A particular surge, which happened toward the end of 2020, reportedly caused the displacement of nearly 2,000 people and the destruction of 200 homes.
The telltale signs of the disastrous incursions could be seen in every area of the community, and in the agony that sits on the faces of the inhabitants.
The traditional ruler of the community, the Ogeleoyinbo of Ayetoro, Oba Micah Olaseni Ajijo, attributed the frequent surge to activities of oil firms in the area, particularly, in Ilaje communities.
“That is the reality of rising temperatures and sea levels due to carbon emissions. The international agreement on carbon caps has not been implemented. And oil companies, off the coast of Ayetoro, still flare their gas, not minding the environmental challenges facing coastal communities.
“As there is no social justice, there is also no environmental justice in the policies of the political class. We only cry to God, as the sea eats our land and coastal towns in Nigeria. May our God and Creator give us peace and command the ranging waves to be still,” he said.
According to Emmanuel Aralu, Secretary of the Ayetoro Youth Congress, the latest incursion that happened on April 16, 2023, affected over 500 houses and displaced many residents.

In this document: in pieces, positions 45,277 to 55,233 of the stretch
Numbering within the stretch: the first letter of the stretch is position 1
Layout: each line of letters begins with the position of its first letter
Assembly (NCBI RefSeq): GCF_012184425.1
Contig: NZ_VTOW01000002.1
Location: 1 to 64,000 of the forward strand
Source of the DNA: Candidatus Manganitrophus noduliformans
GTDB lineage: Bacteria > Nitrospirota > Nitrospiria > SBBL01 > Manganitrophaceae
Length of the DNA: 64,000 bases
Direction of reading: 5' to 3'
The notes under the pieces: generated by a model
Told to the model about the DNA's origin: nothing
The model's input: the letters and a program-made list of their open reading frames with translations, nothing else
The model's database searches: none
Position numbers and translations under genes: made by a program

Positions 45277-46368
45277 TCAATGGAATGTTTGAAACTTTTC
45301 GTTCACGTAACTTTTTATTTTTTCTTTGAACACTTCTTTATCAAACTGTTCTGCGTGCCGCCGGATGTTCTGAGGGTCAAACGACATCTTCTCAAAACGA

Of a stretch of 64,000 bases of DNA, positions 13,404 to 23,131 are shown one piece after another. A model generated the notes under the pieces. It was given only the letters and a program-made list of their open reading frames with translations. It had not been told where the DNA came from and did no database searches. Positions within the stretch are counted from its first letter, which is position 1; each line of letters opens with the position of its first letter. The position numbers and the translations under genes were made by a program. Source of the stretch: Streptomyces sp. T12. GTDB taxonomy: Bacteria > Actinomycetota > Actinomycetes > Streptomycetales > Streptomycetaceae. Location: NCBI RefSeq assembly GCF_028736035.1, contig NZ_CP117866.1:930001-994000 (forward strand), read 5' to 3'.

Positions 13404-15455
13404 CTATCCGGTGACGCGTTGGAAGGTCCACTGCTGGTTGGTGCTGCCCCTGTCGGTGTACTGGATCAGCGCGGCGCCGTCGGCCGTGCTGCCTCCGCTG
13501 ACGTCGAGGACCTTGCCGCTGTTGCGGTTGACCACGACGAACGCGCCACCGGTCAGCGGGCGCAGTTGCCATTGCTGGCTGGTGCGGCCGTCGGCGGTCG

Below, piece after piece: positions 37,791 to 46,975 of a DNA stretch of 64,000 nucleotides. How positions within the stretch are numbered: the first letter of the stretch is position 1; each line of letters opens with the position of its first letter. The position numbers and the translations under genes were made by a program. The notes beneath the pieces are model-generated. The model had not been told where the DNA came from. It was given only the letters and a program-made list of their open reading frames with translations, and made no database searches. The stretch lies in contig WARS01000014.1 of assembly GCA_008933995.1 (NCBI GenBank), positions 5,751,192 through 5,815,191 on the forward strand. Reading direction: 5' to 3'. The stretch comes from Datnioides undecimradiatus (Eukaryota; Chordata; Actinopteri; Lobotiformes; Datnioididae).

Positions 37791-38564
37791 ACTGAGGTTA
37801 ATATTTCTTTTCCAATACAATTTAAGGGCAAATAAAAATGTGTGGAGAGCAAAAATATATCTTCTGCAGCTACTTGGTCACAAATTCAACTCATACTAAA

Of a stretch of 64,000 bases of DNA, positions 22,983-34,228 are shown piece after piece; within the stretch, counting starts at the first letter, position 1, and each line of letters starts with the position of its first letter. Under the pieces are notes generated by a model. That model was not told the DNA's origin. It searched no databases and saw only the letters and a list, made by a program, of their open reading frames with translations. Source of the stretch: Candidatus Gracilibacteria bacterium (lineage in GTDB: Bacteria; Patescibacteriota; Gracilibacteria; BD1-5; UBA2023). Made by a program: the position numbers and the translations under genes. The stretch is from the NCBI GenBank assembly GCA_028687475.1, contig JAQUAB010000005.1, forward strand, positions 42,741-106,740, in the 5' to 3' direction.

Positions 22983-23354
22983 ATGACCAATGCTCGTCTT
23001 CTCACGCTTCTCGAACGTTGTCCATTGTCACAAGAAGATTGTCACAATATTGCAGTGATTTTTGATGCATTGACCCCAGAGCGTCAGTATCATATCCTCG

Aralu said all efforts to draw attention of the state and federal governments to address the yearly incident failed, regretting, “the government has abandoned the community to the fangs of ecological disasters”.
He explained: “The ocean surge has been threatening the existence of Ayetoro community, and this has been happening for the past 20 years. The level of destruction cannot be quantified again. From 2015 till date, the community has lost over 10 kilometres of land to the ravaging sea surge.
“This time around, no fewer than 500 to 700 buildings have been destroyed or washed off, with properties worth millions of naira washed away. We have cried to the state and federal governments, but all efforts to get attention have proved abortive.”
Aralu disclosed that contractors had been mobilised to the site twice to dredge the ocean but said no work was done. He added that the government never bothered to query or probe persons behind the contract, even as residents die yearly.
He blamed the state government and the NDDC for turning a blind eye to the natural disaster due to what he described as their failure to complete the N6.5 billion shoreline protection contract awarded to a company, Atlantic Dredgers Limited (DAL), in 2006.
“We are calling on government, at all levels, to, please, come to our aid. We appeal to all relevant agencies and authorities concerned to help save Ayetoro community from extinction.”